Wednesday 24 October 2012

European Stability Mechanism before the ECJ

Irish independent TD (MP) Thomas Pringle’s case against the European Stability Mechanism has reached the Court of Justice in Luxembourg, referred there for interpretation on 3 questions by the national court. The 3 questions, are:

(1) Whether the European Council Decision 2011/199/EU of 25th March 2011 [PDF] breaches the EU Treaties or general principles of EU law (i.e. is it valid law?);

(2) Whether Eurozone Member States are entitled to enter into extra-EU Treaties on the Euro, and if this infringes on the EU’s exclusive competence over the Euro; and

(3) If, should the European Council decision be ruled valid, Member States are only allowed to enter into (ratify) the ESM Treaty following its entry into force (1st January 2013)?

The case will be very important for 3 reasons. First, it will help decide if the stability mechanism is compatible with EU law; second, if non-EU treaties can be used to change the governance of the Eurozone or if the EU’s exclusive competence over the Euro means that the EU treaties would have to be changed; and third, the extent to which the European Council can amend the EU Treaties. All obviously important not just for solving the economic crisis, but for how the EU and the Eurozone is governed generally.

RTÉ has reported that all 27 of the court’s judges will sit on the panel for this case – an unprecedented for a case referred to the court by a national court. On the proceedings before the court, RTÉ reported:

“Michael Cush SC for Ireland said the ESM amendments were "fully compatible with the treaties".

He countered that the ESM "will not affect the union's exclusive competence regarding monetary policy for the euro area nor will it increase the limited competence that it has in respect of the coordination of the member states' economic policy."

Thomas Henze, a lawyer for the German government, said there was no indication of any infringement of EU law.

He countered Mr Rogers' assertion that the ESM should not have been ratified when the relevant treaty, the Fiscal Treaty, did not come into force until January.


After three hours and 30 minutes of questioning, the ECJ Judges asked legal representatives to stand over their statements.

Most of the questioning of the bench was focused on the oral statements from the European Commission and the European Counsel, although Mr Rogers was called to clarify and justify his arguments on several occasions.”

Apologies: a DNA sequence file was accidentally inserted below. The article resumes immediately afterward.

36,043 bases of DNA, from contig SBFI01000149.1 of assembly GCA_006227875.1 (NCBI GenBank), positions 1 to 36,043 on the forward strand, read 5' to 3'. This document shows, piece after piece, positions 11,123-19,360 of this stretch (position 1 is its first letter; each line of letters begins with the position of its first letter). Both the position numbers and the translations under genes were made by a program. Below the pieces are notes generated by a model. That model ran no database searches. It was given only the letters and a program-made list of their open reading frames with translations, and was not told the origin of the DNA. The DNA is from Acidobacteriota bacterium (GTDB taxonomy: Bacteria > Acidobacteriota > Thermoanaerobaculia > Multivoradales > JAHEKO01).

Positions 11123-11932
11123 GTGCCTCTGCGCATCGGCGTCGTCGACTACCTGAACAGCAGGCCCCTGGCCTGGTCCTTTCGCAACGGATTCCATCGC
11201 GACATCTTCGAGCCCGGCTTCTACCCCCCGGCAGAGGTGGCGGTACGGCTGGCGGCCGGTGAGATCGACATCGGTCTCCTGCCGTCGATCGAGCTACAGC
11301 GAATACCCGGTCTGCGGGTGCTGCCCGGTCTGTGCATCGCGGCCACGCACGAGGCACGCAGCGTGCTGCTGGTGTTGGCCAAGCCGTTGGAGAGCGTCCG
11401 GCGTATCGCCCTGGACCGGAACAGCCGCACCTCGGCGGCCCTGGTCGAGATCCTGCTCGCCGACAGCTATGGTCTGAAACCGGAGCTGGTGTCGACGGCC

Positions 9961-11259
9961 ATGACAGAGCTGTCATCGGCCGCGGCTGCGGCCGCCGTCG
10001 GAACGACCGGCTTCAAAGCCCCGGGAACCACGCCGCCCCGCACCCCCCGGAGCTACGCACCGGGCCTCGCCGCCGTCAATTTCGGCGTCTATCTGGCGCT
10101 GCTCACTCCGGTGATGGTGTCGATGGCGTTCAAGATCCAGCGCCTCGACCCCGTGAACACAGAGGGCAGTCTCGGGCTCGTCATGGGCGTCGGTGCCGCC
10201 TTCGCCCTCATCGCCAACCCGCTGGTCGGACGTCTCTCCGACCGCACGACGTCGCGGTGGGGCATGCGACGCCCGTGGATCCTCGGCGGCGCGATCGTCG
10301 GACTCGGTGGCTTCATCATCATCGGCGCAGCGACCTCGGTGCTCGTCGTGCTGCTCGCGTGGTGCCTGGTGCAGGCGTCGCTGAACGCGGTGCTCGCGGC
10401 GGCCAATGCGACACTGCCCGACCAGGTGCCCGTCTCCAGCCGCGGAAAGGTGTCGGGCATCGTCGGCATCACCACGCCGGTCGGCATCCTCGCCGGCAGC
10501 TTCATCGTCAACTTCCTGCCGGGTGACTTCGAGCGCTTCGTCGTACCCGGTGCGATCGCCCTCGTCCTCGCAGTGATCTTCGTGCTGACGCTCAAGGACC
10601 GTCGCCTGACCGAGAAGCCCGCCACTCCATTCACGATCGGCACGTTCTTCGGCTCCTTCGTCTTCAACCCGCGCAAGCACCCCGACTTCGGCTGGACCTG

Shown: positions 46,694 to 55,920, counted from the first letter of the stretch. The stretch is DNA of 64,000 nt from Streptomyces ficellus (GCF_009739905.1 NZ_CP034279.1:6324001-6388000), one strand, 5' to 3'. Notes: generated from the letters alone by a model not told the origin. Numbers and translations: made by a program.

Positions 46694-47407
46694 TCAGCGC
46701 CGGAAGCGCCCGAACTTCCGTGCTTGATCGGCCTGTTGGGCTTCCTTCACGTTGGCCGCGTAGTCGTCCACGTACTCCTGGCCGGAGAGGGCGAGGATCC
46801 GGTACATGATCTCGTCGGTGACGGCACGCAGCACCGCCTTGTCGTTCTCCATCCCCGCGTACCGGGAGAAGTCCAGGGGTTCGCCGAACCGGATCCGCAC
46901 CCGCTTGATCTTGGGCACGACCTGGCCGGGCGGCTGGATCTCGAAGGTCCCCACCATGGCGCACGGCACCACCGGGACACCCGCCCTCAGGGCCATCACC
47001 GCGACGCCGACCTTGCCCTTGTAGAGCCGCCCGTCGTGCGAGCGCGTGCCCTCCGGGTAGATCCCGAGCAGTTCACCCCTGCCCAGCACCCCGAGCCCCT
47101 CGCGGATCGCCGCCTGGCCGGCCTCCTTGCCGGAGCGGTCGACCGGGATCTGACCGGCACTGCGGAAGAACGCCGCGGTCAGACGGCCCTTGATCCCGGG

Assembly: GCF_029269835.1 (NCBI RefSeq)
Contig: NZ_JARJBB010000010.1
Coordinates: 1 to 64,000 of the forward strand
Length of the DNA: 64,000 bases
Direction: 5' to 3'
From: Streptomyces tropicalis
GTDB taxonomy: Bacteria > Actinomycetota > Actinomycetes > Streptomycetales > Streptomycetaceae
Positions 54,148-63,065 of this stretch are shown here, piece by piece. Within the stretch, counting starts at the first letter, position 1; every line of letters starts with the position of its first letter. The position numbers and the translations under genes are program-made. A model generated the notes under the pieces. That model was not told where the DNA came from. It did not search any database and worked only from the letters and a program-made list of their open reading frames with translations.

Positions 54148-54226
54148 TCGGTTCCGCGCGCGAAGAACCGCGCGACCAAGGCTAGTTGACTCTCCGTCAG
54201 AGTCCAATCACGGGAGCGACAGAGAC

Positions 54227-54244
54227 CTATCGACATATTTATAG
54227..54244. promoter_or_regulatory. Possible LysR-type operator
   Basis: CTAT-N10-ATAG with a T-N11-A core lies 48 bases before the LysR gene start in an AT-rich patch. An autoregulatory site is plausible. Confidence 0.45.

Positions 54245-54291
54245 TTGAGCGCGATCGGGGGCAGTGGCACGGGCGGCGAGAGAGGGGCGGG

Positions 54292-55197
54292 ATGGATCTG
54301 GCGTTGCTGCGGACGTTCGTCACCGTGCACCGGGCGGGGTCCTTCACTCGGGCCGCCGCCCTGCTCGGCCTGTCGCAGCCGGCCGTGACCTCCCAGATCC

The ruling is expected by the end of the year in what could be a landmark judgment.

Monday 22 October 2012

Agreement to agree on maybe agreeing. Perhaps.

The European Council once again agreed to agree on a Banking Union. It says a lot about the state of EU politics that this is a positive sign. The Guardian commented:

"What we are left with is a political fix which remains vulnerable to the fiscal equivalent of the next extreme weather event to hit the eurozone. The ESM, if it ever opens, is a cash machine. It will not solve the underlying factors that caused the mounting debt in the first place. That extreme event could come from a halting Chinese economy or double-dip US recession. Or it could come from mounting social protest. Europe-wide protests will grow because it is now clear, even to those who proposed radical cost-cutting at the G20 summit two years ago, that austerity is not working. The amputated limbs of the euro economy are not growing back of their own accord."

It's right to point out the vagueness and vulnerability of the agreement, but I'd go further: it won't take an extreme economic weather event to throw the agreement into doubt. Where was the extreme weather when Germany, Finland and the Netherlands tried to bury the June Agreement in Koenigstedt.

Yesterday the reported that the Irish dimension to the June Agreement may be revived:

"TAOISEACH ENDA KENNY and the German chancellor Angela Merkel have issued a joint statement affirming that Europe remains committed to splitting Ireland’s banking and sovereign debts.


The two “reaffirmed” that deal, where heads of state told the 17 Eurozone finance ministers “to examine the situation of the Irish financial sector with a view to further improving the sustainability of the well performing adjustment programme”.

The statement said Ireland was recognised as “a special case”, given the circumstances under which Ireland was frozen out of the bond markets, and said the finance ministers would take this into account when examining how to improve the terms of Ireland’s bailout deal."